FROM CHAOS TO ART
OPENING OCTOBER 14th 2017
EXHIBITION OCTOBER 14th - NOVEMBER 25th 2017
Tania Mouraud, a major figure in French contemporary art, has ceaselessly updated her practice. Often turning away from ‘trends’, to which she proposes an implicit visual counter-culture, she plays a role in the history of art that is feminine, literary and self-taught, in a milieu long marked by the patriarchal seal. Through reasoned experimentation with every medium at her disposal, she has constructed a personal, committed artistic path, which protean works mark like beacons.
I consider that I’m a thinking citizen, I have my opinion on the city, on politics in the Greek sense of the term. And it’s an opinion that I share.
In 2015 the Centre Pompidou-Metz devoted a keenly awaited retrospective to her, acknowledging the historic place of this artist in the contemporary French landscape. Rabouan Moussion gallery will present From Chaos to Art, a personal exhibition, from October 14 to November 25, 2017.
In 1968, upon returning from the Documenta exhibition in Kassel, Tania Mouraud burned all her canvases. Since this auto-da-fé, a founding artistic gesture, she has dedicated herself as much to installation and sculpture as to interventions in public spaces, photography, video, sound art and performance, displaying a definite longevity on the artistic scene because always anchored in current issues. From the outset she has been active in the major artistic circles of her generation – frequenting notably Monte Young, Eliane Radigue, Denis Oppenheim, Terry and Ann Riley, Bernar Venet, Dan Graham and Ben.
Regarding her approach, rather than the term universality, the artist prefers the notion of humanism, her current works dealing with themes that cover the course of our civilization as a whole: "Crossed by war, the Shoah, and more recently the mutilation of Mother Earth , [...] the artist is pursuing her reflection on the mechanization of destruction [and] on all forms of annihilation ".» We may add that she embraces all forms of disappearance, sometimes provoking it, sometimes isolating the trace of its process in order to render it visible. She positions herself as a ferrywoman, each work a vector of strong emotional charge addressed to the onlooker, for whom she intends her work as a confidence related to her perception the world.
Ad Infinitum (2008). This impressive film provides food for thought on the confrontation with the immenseness and power of nature. Endlessly, Ad Infinitum repeatedly plays an eight-minute choreography of whales teaching their young to swim against the current on their journey to Alaska. Framed using a high-angled view, the film is shot in sparkling black and white with desynchronized echoes edited in. It captures the impressive closeness to the “antediluvian Leviathan” that Herman Melville described in Moby Dick. This cetacean symbolises the protection of Humanity in certain religious myths; for Mouraud, it reminds us of how fragile and insignificant we are when facing Nature’s greatness.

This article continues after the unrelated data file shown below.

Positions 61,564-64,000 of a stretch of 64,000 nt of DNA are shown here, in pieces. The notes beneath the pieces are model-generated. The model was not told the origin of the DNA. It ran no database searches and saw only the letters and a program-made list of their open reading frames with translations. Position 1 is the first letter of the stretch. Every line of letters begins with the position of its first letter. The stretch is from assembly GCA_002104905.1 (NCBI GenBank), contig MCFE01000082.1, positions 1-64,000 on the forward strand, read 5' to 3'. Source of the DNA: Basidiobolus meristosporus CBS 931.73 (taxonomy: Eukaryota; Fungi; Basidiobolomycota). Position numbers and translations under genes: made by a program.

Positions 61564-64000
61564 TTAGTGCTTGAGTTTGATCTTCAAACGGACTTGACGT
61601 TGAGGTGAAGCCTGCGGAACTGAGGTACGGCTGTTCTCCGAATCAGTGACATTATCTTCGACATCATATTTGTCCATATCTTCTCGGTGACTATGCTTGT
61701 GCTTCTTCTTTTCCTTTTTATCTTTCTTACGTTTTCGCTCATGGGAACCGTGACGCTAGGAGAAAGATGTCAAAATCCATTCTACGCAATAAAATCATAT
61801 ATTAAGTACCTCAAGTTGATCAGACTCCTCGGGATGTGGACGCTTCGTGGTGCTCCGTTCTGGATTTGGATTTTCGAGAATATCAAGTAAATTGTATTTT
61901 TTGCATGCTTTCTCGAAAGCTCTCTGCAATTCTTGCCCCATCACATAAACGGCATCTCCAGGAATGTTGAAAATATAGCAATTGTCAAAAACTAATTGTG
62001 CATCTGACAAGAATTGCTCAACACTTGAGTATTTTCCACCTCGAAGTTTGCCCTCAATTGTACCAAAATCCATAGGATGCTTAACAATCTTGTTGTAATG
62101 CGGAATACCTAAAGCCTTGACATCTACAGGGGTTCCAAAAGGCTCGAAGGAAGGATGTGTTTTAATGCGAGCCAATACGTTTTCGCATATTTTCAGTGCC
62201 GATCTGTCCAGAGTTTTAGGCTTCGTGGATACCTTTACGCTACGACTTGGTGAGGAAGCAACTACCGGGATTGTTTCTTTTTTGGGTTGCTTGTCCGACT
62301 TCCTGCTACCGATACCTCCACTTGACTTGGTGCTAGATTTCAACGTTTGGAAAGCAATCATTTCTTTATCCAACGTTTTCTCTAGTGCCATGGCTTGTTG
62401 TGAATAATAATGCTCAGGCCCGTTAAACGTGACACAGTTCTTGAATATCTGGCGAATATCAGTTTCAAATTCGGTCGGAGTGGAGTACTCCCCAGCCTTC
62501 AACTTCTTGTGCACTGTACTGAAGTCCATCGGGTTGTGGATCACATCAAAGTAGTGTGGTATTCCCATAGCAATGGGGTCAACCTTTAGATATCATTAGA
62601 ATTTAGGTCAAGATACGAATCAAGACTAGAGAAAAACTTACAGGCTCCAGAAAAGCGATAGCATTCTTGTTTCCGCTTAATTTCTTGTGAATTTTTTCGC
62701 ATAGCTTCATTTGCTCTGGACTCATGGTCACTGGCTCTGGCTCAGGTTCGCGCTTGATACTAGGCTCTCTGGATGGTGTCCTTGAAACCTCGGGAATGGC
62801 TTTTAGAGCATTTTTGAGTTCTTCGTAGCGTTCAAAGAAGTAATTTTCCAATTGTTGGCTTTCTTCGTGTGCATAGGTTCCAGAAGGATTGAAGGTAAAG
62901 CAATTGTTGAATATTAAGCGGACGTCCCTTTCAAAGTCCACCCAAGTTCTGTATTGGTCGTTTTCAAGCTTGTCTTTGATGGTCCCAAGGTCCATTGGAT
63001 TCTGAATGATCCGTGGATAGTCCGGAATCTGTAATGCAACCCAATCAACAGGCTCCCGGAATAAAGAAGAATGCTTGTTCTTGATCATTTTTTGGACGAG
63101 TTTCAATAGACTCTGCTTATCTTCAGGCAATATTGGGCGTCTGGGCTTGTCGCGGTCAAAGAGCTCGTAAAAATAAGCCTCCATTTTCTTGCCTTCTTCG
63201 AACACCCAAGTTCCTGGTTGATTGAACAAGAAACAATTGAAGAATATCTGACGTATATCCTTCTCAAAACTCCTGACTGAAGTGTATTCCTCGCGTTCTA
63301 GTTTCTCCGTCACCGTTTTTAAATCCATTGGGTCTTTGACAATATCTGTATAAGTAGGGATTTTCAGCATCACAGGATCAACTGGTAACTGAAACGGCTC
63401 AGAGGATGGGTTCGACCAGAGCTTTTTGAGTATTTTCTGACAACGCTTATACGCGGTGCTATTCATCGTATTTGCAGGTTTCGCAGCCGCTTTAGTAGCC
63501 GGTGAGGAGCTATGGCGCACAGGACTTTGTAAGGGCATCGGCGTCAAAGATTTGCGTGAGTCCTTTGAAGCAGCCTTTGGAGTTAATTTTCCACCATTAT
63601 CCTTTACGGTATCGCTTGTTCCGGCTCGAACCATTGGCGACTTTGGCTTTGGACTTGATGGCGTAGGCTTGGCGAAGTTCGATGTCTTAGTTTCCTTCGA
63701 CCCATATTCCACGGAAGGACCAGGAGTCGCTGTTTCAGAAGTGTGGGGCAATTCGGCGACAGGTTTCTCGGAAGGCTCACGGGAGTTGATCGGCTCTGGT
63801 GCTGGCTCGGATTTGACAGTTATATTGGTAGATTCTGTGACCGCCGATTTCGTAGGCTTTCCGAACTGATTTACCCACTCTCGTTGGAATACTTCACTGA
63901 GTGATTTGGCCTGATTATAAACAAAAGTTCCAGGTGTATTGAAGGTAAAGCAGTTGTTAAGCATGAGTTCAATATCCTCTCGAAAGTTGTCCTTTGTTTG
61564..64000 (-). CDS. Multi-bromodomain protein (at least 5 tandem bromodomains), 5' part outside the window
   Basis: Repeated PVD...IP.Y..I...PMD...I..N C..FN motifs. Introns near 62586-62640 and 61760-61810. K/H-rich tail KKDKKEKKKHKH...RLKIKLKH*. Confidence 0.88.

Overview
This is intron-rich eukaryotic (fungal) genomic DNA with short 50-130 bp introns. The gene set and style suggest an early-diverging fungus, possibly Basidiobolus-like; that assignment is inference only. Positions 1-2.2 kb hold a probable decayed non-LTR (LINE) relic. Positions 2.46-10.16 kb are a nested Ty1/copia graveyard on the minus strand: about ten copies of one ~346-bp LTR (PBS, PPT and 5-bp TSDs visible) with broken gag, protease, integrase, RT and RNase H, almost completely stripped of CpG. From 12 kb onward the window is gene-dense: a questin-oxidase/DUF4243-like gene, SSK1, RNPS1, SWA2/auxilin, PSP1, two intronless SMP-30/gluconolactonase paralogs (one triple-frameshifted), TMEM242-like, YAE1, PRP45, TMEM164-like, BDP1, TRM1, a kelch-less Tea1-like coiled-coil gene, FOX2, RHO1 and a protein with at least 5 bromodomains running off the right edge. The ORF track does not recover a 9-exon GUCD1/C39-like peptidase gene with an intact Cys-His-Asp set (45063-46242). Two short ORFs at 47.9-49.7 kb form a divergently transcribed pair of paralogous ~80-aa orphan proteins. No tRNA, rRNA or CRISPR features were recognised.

The landscapes of Balafres [Gashes] (2014-2015), in Garzweiler, Hambach and Inden in Germany, are devastated by the extraction of lignite, a flammable carbon material also known as brown coal and mined in open-pit mines. Some of the landscapes thus mistreated will forever hush up the devastation they have suffered, often redeveloped and turned into nature reserves or recreational areas. Once the gaping chasms have been filled by artificial lakes, Atlantises of a new kind, the incessant ballet of the excavators turns into a peaceful drifting of pleasure boats. A fortunate conversion, but which begs the question as to its swallowing of chaos, this effacement of the traces of an industrious past, leaving no stigma. "As if none of this had existed," points out the artist.
Echoing the dark hours of history, resonating with them through the survival of images that bear witness to them, these scenes of the desolation of Nature also find their counterpart in Backstage (2013), black and white photographs of long concrete slabs plunged into dark water. These protruding parts of an engulfed world, which one is hard put to distinguish from blockhouses, stelae or memorial stones, are in fact the vestiges of an artificial harbor set up in the Channel to facilitate the Allied provision of supplies after the landing of 1945.
I am of a generation where women were silenced and I found in art an area of reedom. Art is the place from where it becomes possible to talk about these things - one can evoke the chaos, its pain, ... you can talk about disasters in a free way.
From Chaos to Art (2017) - Lyrics borrowed from Leonard Cohen. Playing on the polysemy (capacity to have several meanings) of the fertile ground in which she anchors the roots of her work, Tania Mouraud chose the phrase of another author to turn into her work, applying what Charles Reznikoff identifies as "ready-made poetry". The title of the exhibition is also that of an almost illegible writing stretched into large format, "words of form" according to the expression of Elisabeth Lebovici. The word, its letters, become a material that blurs the perception of the viewer and hinders their eyes, accustomed to a comfortable reading; the signifier disappears almost entirely in favour of the plasticity of the sign.
Knowing how to activate several levels of reading is a quality that this pedagogical artist has been able to cultivate, having long taught art outside the privileged spheres of the capital. From the very beginning, she claimed a practice that was "acceptable to the elite and comprehensible to the concierge”, and today still works to awaken the consciousnessof the greatest number in the hope that the silent heroes that we are can manage to reawaken History.
Translated by Chloé Baker